NEW YORK — With the right location, a lot of space and a heavy load of merchandise, even a moderate-priced department store in a blue-collar market can generate some impressive numbers.

That’s the case at the relocated and expanded J.C. Penney in the Queens Center mall in Elmhurst, N.Y. The three-level, 200,000-square-foot store, with 157,000 square feet for selling, is poised to emerge as the chain’s top-volume unit, according to company officials.

The $17.7 billion J.C. Penney doesn’t break out specific store volumes, but sources said the Queens store should generate $370 to $400 in sales per square foot. That translates to roughly $60 million in annual sales, comparable to some Bloomingdale’s and Neiman Marcus branches. Last year, the 1,020 Penney’s stores averaged $143 in sales per square foot.

“The assortment doesn’t get any broader than what you find here,” boasted Jeffrey S. Owen, the store manager, during a tour of the unit on Wednesday, just before the soft opening that day. The official debut was Friday.

The Elmhurst unit has long been a top performer. It’s run neck-and-neck with Penney’s in the Bay Plaza Mall next to Co-op City in The Bronx, which reportedly does around $340 in sales per square foot and has 187,000 gross square feet over three levels. The Penney’s in the Plaza Las Americas mall in San Juan, Puerto Rico, is currently the chain’s top-volume unit.

As part of a massive $275 million redevelopment of the Queens Center by owner/developer Macerich Co., Penney’s relocated from the front to the southeast corner of the mall, which is at the intersection of Queens and Woodhaven Boulevards. A new wing housing Penney’s and specialty stores links to the old building via a bridge above 94th Street; the entire mall has been renovated for an upscale, suburban look. The official grand opening for the mall was Saturday. The entrance to Penney’s is on 94th Street and 59th Avenue to the rear of the mall. The old Penney’s had 137,000 square feet, including 99,000 for selling.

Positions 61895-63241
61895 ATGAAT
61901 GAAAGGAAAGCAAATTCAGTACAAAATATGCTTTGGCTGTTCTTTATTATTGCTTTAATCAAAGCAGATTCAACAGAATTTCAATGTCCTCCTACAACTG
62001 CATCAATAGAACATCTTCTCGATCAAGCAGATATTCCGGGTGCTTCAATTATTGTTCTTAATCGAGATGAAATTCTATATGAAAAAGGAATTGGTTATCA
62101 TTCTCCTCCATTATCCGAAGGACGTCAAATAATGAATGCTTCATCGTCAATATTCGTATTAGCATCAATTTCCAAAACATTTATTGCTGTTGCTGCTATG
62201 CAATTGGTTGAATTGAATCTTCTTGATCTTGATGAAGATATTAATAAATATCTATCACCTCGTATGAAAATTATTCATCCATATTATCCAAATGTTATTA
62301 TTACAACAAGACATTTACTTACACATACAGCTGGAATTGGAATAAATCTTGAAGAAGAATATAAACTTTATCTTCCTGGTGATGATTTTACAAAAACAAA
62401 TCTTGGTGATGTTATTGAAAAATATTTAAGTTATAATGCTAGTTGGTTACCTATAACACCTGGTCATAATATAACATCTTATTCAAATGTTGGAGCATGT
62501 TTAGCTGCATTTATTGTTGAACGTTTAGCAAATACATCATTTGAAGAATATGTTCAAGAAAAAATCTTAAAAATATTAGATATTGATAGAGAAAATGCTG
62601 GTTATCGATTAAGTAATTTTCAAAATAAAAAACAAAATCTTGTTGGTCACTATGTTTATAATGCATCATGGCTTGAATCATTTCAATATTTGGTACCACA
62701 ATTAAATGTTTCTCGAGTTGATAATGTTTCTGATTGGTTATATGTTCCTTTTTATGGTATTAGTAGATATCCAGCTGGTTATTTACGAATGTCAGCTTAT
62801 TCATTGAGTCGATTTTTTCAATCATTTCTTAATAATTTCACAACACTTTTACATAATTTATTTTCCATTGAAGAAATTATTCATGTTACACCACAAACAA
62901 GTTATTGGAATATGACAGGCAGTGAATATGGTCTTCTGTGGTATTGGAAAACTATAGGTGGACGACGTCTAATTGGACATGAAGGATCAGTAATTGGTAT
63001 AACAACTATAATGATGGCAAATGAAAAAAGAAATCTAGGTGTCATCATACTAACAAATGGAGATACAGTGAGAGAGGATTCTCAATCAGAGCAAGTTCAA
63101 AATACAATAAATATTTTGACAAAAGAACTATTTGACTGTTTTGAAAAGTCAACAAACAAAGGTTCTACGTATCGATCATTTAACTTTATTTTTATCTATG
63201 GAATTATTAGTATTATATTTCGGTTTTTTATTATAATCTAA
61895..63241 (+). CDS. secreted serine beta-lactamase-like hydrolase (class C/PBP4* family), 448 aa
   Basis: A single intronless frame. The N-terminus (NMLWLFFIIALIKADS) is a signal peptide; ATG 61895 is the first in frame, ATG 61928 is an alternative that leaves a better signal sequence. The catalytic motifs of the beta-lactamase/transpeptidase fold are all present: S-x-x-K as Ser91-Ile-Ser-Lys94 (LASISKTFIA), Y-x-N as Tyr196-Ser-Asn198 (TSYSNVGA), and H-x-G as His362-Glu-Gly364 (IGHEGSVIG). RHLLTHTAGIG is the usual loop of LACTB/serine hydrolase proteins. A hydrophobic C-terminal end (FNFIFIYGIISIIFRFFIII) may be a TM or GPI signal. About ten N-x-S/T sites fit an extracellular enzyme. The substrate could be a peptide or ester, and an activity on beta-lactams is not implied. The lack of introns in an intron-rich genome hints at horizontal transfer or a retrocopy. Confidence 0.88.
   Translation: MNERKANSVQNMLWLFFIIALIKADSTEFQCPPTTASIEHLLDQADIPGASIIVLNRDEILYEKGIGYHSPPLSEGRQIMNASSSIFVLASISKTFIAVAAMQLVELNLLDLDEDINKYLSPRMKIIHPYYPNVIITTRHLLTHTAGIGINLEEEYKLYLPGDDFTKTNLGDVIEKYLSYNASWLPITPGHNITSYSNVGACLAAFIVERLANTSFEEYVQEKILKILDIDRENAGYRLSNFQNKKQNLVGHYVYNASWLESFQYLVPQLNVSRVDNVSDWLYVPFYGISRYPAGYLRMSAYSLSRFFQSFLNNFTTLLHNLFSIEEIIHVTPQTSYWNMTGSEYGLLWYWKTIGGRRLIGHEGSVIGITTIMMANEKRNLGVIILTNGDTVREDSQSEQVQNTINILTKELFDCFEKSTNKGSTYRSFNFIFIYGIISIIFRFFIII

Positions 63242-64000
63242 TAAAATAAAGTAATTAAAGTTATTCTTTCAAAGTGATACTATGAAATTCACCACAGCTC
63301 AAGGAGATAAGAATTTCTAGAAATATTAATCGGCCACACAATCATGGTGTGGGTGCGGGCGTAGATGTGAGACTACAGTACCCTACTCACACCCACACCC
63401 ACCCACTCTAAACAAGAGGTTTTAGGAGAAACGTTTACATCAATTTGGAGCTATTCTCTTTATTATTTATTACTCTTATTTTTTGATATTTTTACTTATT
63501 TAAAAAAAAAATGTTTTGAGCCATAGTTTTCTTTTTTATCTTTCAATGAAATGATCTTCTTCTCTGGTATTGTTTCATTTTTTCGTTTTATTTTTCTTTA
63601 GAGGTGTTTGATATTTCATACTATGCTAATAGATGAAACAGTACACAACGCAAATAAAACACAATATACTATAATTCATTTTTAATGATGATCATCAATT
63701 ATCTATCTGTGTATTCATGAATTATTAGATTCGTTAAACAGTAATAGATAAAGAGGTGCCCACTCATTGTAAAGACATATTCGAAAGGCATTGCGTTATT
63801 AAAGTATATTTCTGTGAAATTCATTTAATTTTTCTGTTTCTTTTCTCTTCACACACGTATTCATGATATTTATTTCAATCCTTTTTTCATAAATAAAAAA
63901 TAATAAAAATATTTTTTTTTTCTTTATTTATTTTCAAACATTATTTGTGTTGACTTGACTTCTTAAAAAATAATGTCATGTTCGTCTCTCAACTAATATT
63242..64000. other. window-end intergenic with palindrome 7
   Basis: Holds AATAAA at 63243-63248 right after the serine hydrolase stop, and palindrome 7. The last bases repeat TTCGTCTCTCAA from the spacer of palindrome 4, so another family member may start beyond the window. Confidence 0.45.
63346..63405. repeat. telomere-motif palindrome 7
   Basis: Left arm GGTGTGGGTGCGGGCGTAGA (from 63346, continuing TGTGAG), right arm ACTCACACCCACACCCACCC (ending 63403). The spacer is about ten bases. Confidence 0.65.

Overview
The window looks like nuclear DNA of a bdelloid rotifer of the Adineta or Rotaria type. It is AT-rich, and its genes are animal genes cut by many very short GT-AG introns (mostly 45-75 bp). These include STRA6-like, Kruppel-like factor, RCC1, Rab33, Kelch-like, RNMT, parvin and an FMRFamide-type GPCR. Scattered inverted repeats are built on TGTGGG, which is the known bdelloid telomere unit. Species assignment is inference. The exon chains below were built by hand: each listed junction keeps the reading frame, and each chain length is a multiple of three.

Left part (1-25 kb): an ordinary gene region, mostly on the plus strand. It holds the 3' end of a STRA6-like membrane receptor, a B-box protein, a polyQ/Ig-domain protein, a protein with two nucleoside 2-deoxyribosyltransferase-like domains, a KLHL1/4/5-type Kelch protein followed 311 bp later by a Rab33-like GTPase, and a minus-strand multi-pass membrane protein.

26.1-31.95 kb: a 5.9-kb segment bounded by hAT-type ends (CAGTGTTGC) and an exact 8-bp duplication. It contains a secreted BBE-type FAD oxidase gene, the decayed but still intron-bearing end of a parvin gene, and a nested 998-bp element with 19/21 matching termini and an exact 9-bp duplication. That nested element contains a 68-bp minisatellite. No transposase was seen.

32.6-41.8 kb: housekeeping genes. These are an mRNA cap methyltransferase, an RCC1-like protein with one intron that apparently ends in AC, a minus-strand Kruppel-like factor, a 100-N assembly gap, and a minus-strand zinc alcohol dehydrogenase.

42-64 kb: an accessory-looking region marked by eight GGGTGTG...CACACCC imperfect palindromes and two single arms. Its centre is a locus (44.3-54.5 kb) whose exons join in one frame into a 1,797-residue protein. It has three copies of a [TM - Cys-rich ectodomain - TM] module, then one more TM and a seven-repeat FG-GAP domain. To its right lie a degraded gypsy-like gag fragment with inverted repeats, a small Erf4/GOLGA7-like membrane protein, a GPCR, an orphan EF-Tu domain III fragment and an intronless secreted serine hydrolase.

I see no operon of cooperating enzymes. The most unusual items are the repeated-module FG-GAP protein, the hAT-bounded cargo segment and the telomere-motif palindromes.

At the new store, women’s apparel has grown to 45,000 square feet from 35,000, with Bisou Bisou, Arizona, St. John’s Bay and Worthington considered among the best-selling in-house labels, said Owen. Furniture and housewares have been added to the home mix, along with a larger selection of bedding and bath accessories. The styling salon was enlarged with additional stations and private rooms for manicures, pedicures and skin care.Also, men’s wear was increased to 37,000 square feet from 26,000, and the department is now near the street level entrance, whereas it was sub-level before.

Cosmetics has shifted to an open-sell orientation, from case display; accessories increased 73 percent in space and handbags tripled in size, and “impact walls” have been created alongside escalators to make fashion statements. One wall, for example, features a broad array of merchandise, from career wear to accessories, all in black and white.

Overall, the store focuses on merchandising clarity for easier shopping and item intensity; features larger graphics; displays outfits to encourage multiple sales, and has bigger display tables, often with three rows of goods instead of two. Sprinkled in several departments are “hot spots” utilizing the best floor real estate to promote key items.

Other features include a catalogue service area that’s right on the selling floor, whereas before it was hidden down a corridor, and a bigger photography studio with three rooms with cameras instead of just one. The employee count has risen to 450, from 330 at the old store.

Penney’s moved into Queens Center in 1990. The mall now gets up to 21 million visits a year and draws from a five-mile radius in Queens, where there is a population exceeding 2 million and where more than 30 languages are spoken.

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